With the Virginia men’s basketball team holding a far from secure 56-55 lead and 26.1 seconds showing on the clock, Jontel Evans found himself in the same situation he had been in when the first half came to a close — at the free throw line. After missing all three of his attempts in his first two trips to the line, the senior point guard stepped to the line in the game’s most crucial moment to shoot what he called “probably the biggest two free throws of my basketball career.” And this time he made them both, propelling Virginia to a 58-55 upset of No. 19 NC State.
Coach Tony Bennett did not plan for the pass-first floor general — who held only two points but seven assists at that point — to be the one with the ball in his hands as the shot clock wound down, but a stifling defensive stand by the Wolfpack (16-5, 5-3 ACC) prevented him from dishing to an open teammate. Nevertheless, Evans came through with the game’s outcome hanging in the balance.
“My concentration was unbelievable,” Evans said. “I tuned out the crowd, the score and everything — went through my progressions and knocked [them] down.”
Down 58-55, the Wolfpack had an opportunity to tie but an erratic offensive possession sealed their fate. With 5.2 seconds left, junior forward C.J. Leslie fumbled the ball out of bounds, but the ball bounced off a Virginia (15-5, 5-2 ACC) player, keeping NC State alive. On the in-bound pass, senior forward Scott Wood, one of the ACC’s best three-point marksmen, received the ball but promptly air-balled a rushed shot.
“[Sophomore guard] Paul [Jesperson] got a hand on it,” Bennett said. “He did a good job … We were debating a little bit, should we foul? Shouldn’t we? Unless you practice that, it’s a little bit tricky.”
The close finish and 12th consecutive home win was the result of a strong Cavalier comeback effort that began just before halftime. The Wolfpack built its largest lead of 11 points with 1:42 to go in the first half and appeared in control of the game for nearly the entirety of the first 18 minutes.
“I don’t know if it was the fatigue of the amount of games in a short time, but I do know the physicalness and athleticism of NC State was more than we have seen all year,” Bennett said. “You could see that in the first half.”
The Virginia offense got off to a rocky start, falling behind 15-7 when NC State freshman guard Tyler Lewis buried a 3-pointer. Midway through the half, a series of three possessions — two for the Cavaliers and one for the Wolfpack sandwiched in between — lifted Virginia into the game.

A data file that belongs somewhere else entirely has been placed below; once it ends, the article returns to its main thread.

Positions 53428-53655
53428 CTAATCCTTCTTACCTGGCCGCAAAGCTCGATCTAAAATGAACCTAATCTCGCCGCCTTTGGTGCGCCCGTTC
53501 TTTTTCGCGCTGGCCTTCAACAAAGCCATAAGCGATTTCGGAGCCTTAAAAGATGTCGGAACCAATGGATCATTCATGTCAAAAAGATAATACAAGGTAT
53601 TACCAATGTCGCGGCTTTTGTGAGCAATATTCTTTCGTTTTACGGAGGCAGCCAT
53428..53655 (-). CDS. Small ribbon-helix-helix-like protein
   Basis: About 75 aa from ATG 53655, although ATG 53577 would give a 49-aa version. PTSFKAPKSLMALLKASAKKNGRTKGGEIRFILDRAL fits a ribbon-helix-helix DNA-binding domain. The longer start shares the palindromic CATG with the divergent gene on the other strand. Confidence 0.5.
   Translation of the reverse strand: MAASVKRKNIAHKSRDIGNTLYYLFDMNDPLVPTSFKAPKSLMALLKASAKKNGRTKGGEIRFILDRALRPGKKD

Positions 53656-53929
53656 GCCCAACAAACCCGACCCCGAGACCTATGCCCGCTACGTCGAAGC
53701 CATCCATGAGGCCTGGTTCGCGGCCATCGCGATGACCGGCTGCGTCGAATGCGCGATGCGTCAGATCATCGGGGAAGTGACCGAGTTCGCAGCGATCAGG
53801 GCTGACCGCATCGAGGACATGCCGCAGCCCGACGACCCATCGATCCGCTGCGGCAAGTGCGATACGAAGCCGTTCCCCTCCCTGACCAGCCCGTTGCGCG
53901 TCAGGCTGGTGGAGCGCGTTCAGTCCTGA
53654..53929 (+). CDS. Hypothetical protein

Junior guard Joe Harris finally ignited the Cavaliers as the team pushed the ball up court — the half-court setup had proven mostly futile early on — and knocked down a three before the Wolfpack had a chance to set its defense. The bucket by Harris closed the deficit to 17-14 and woke up a slumbering crowd.
With John Paul Jones Arena at a noise level it had yet to come anywhere near until then, the fans were easily riled by a foul called against the Cavaliers on the ensuing defensive possession. When the Wolfpack inbounded the ball again, Virginia stood its ground and forced a shot clock violation.
Back at the offensive end, Harris further sparked the Cavaliers by scrapping for a loose ball and hitting a shot to close the gap to 17-16. NC State responded with a run to mount their lead.
In the second half, the Cavaliers came roaring back. Freshman forward Mike Tobey brought the Cavaliers to a 33-31 deficit when he converted a 3-point play after drawing a foul on a ferocious dunk — a move indicative of his powerful play against NC State’s rugged interior players. Soon thereafter, Tobey followed with a jumper in the paint to give the Cavaliers their first lead at 38-37. Tobey’s emergence was an important factor in counteracting the duo of Leslie and senior forward Richard Howell, who combined for 32 points and 25 rebounds for NC State.
For the rest of the second half, the teams remained close as Virginia’s typically dominant defense showed up in full form. Relentless freshman guard Justin Anderson epitomized the Cavaliers’ intensity in fighting their way back when he sprinted back on defense and swatted away a layup attempt by freshman forward T.J. Warren.
Harris carried the offensive load from there, bringing his total to a game-high 22 points.
“It was that stage of the game where my defender was starting to wear down a little bit, and you have to expose them when you see a weakness like that,” Harris said.
Now, the Cavaliers — who appeared to have plenty of their own weaknesses when they lost consecutive games to Wake Forest and Clemson earlier this month — sit in second place of the conference standings, ahead of the much-hyped preseason ACC favorite NC State.
“We’re peaking at the right time,” Mitchell said. “We’re playing good ball.”